On Loving Helen
one. All of this was written in the stars.
Don’t think for a moment that you are the one
holding the pen. Don’t think for a moment
that the skies aren’t already laughing.
two. When you first see her, she will be light
refracted, splintered divinity, some unlovely portrait
of a goddess misremembered. Go home.
Ready the ships. Practice swallowing the sea.
three. You won’t remember much about the war.
All you’ll know for certain is that now and forever,
every word you say will be a battle cry.
Every day you will be careful with
your earthquake hands.
four. She will not let you touch her
at first. Instead she will ask about
the city, burning. The men turned to ash.
She will ask you if you remember their names.
five. Your voice does not drown out
her beating heart. Your words do not muddy
her pulse. Come to terms with this quickly—
no, it doesn’t get easier. Lay down. Be still
for once in your life. Let her tread over your chest.
six. Love will arrive unannounced
on a Friday night; love will catch you trembling.
Love will take the golden apple from your hand
and into its mouth. Love will smile.
Love will bite down.
seven. You will bleed.
eight. When you watch her sleeping,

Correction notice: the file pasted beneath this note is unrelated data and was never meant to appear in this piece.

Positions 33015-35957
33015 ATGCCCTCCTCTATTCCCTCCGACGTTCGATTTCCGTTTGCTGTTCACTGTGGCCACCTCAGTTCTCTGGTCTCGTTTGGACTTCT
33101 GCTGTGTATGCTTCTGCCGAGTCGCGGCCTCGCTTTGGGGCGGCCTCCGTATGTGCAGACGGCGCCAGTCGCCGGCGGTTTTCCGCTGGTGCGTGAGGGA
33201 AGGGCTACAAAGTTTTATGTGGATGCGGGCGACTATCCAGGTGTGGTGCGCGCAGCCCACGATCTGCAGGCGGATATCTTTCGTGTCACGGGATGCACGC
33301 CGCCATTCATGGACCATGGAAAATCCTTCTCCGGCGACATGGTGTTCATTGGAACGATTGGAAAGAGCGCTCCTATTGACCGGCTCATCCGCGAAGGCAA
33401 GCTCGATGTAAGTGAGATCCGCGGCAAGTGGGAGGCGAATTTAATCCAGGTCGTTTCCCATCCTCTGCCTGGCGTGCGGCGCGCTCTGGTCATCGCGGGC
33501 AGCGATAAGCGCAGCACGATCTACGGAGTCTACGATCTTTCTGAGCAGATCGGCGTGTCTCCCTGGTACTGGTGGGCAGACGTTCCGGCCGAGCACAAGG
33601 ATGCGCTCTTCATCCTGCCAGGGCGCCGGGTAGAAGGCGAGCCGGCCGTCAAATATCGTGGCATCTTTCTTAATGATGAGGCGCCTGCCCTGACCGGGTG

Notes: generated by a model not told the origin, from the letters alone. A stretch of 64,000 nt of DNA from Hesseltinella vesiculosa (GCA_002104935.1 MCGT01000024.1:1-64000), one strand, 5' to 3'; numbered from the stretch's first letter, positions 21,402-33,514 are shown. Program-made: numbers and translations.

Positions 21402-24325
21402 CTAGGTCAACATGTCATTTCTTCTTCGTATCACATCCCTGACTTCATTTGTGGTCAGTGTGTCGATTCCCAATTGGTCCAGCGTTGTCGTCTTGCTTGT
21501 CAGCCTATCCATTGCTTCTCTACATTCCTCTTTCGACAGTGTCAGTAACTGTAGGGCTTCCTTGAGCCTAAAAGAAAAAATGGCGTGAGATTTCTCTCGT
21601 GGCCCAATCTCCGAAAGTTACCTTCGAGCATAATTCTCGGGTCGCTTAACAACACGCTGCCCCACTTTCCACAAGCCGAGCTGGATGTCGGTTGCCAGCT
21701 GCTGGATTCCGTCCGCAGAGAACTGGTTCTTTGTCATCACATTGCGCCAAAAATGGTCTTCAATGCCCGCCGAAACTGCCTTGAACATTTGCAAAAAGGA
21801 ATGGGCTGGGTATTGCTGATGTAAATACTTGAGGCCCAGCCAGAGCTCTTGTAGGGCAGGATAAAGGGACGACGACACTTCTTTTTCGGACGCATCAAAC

as you’ll no doubt do, convince yourself
she is a statue. Tell yourself
the swan’s egg she was born in never cracked.
Call it marble. Call it pure. Someday
you will stop looking for the lie.
nine. Recall that you are being watched
and the fates are getting bored.
At night you think you hear them,
passing the scissors back and forth.
Don’t let them fade you to black just yet.
You owe her at least that much.
ten. On the bad days, show her your hands.
They haven’t unlearned the cataclysm
that they are and will always be.
The ground beneath your feet
will still bend for them. Tell her
here I am.
eleven. And remember: you will bleed.
By Christina Im
Christina Im is fifteen years old and attends high school in Portland, Oregon. Her fiction and poetry have appeared or are forthcoming in Rose Red Review, Words Dance, Strange Horizons, and The Adroit Journal, among others. In addition, her work has been recognized by Hollins University and the National Scholastic Art & Writing Awards.